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Uber’s PR Strategy?

The latest in a long line of PR issues for Uber including (driver assault cases, an unapologetic CEO, & now a driver's strike over the weekend)- Yet Uber has remained unapologetic about all of these issues, is this the right strategy?


11 Replies

Andy Bosselman
1
0
Andy Bosselman Entrepreneur
Founder at Arithmetic
I imagine you have both Uber and Lyft icons on your iPhone. Which one do you use most?

As companies like Tom's gain traction by selling us on making the world a better place, it's interesting to see some companies be openly dick-ish.
With Uber and Lyft, one company is unapologetic, ruthless, even defiant of regulators. While the other is friendly.

I know this, yet I always choose Uber.

It's not a warm and friendly brand like Asana or Etsy. But when I want a car to come pick me up, I guess I'm not looking to teach the world to sing in perfect harmony. Or even a fist bump.
Steve Simitzis
0
0
Steve Simitzis Advisor
Founder and CEO at Treat
Uber's PR strategy seems to be "we have the best product, the market has spoken, the rest is noise" and otherwise they don't do anything to get in front of this stuff. Time will tell if that works or blows up in their face.
Andy Abramson
2
0
Andy Abramson Advisor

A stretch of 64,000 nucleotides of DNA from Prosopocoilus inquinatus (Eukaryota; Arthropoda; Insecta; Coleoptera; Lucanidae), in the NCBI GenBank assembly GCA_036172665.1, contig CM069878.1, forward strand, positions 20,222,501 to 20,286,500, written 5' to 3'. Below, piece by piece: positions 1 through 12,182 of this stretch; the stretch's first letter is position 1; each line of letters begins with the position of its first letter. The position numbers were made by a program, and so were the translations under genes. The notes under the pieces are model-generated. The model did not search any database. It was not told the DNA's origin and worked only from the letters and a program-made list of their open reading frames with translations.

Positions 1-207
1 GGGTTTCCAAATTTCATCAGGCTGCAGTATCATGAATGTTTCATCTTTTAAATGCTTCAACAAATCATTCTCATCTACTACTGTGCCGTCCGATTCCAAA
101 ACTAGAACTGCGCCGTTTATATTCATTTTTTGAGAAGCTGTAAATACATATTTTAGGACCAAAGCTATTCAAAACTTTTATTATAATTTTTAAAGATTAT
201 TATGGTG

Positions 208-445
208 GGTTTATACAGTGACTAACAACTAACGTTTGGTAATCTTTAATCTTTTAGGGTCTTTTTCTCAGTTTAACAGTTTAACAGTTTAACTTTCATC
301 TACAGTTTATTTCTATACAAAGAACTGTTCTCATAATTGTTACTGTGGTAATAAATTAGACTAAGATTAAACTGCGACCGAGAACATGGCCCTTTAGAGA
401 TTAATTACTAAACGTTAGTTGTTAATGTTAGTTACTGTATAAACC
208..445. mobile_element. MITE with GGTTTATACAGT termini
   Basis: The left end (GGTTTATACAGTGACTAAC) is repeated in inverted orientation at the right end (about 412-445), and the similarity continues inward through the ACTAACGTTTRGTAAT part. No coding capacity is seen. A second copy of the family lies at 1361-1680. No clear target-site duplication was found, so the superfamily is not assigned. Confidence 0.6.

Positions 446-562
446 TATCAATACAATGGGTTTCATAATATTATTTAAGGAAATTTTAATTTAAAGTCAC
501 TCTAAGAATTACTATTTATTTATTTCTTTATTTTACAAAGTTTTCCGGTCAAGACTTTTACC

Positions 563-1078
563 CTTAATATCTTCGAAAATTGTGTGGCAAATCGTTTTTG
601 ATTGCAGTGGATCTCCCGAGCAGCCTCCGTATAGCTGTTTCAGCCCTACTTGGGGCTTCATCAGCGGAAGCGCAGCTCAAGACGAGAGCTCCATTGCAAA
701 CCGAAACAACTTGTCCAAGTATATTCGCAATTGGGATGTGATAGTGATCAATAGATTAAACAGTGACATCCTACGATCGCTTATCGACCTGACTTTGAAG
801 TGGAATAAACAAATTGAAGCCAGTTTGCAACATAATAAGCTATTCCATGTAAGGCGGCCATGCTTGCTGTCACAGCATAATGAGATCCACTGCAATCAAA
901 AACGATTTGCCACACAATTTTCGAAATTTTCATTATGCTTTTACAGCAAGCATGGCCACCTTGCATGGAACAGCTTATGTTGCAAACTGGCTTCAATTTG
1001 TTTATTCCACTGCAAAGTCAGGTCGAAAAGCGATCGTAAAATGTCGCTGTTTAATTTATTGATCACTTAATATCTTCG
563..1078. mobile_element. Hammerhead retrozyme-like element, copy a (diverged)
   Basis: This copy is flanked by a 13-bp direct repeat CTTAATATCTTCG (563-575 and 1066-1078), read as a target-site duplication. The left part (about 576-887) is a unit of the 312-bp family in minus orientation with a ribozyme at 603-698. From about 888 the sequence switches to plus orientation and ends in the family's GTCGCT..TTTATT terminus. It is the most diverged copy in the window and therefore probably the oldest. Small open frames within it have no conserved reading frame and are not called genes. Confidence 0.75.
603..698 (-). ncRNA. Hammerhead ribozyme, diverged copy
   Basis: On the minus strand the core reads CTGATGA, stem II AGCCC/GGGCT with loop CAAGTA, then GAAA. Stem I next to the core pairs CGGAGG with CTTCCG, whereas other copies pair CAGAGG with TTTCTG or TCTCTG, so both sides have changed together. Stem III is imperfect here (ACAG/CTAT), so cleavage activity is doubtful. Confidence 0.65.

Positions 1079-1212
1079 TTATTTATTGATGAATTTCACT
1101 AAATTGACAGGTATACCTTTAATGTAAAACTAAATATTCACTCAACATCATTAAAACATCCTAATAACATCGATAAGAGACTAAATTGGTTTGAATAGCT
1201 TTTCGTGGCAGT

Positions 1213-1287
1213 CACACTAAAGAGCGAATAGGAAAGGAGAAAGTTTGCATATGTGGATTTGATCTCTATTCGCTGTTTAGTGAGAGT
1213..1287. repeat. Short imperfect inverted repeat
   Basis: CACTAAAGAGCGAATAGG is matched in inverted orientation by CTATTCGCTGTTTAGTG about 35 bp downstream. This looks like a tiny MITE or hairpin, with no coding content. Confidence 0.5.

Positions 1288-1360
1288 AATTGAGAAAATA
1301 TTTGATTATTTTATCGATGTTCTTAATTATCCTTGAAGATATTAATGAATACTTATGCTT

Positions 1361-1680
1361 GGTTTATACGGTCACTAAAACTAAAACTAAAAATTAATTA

CEO, Comunicano
Uber doesn't comment because drivers are not employees. If they commented on the situations they would risk taking responsibility
John Philpin
0
0
John Philpin Entrepreneur
People | Passion | Platforms
no - but it fits with their 'culture' - if 'Uber culture' isn't an oxymoron.
Michael Brill
0
0
Michael Brill Entrepreneur
Technology startup exec focused on AI-driven products
As AndyB implies, different categories favor different brand attributes. Would you rather roll up in a black sedan driven by Darth Vader or a Yaris driven by a Clifford the Big Red Dog furry?

Very few people *really* care about whether someone is being treated poorly. Otherwise you would have never bought that iPhone with the cover from Amazon that you use to call your Uber.


Edward M. Yang
0
0
Edward M. Yang Entrepreneur
Managing Partner at Firecracker PR
Uber is the rare company where bad news slides off then like Teflon. Their market leadership, brand aura and legion of fans seem to defy the negative publicity. I wouldn't use them as a typical case study on how bad PR doesn't matter. It does. And in the tech industry, we know all too well that today's market leader can be tomorrow's punchline. I wouldn't be too arrogant if I were them.
John Philpin
0
0
John Philpin Entrepreneur
People | Passion | Platforms
as michael b writes

"Very few people *really* care about whether someone is being treated poorly."

.. which I think is sad for the human race, cannot be denied andunfortunately as we continue to live inour ever protected and isolated bubbles, becomeseven more true. Not just with uber - everywhere. look around you. listen to public discourse.
David Schwartz
0
2
David Schwartz Entrepreneur • Advisor
Multi-Platform (Desktop+Mobile) Rapid Prototyping + Dev, Tool Dev
This strikes me as an odd thing to mention in a forum focused on entrepreneurship. Some folks might see this as a "PR issue", but I somehow doubt Uber does. Theranos is going through something similar right now as well. If you read what their founders are saying in response to the criticism, it's easy to come away thinking, "boy, they sure are arrogant and ruthless", but I don't think that's anywhere close to accurate.

The founders of these companies have a vision that depends on the use of equipment and technology that doesn't exist today.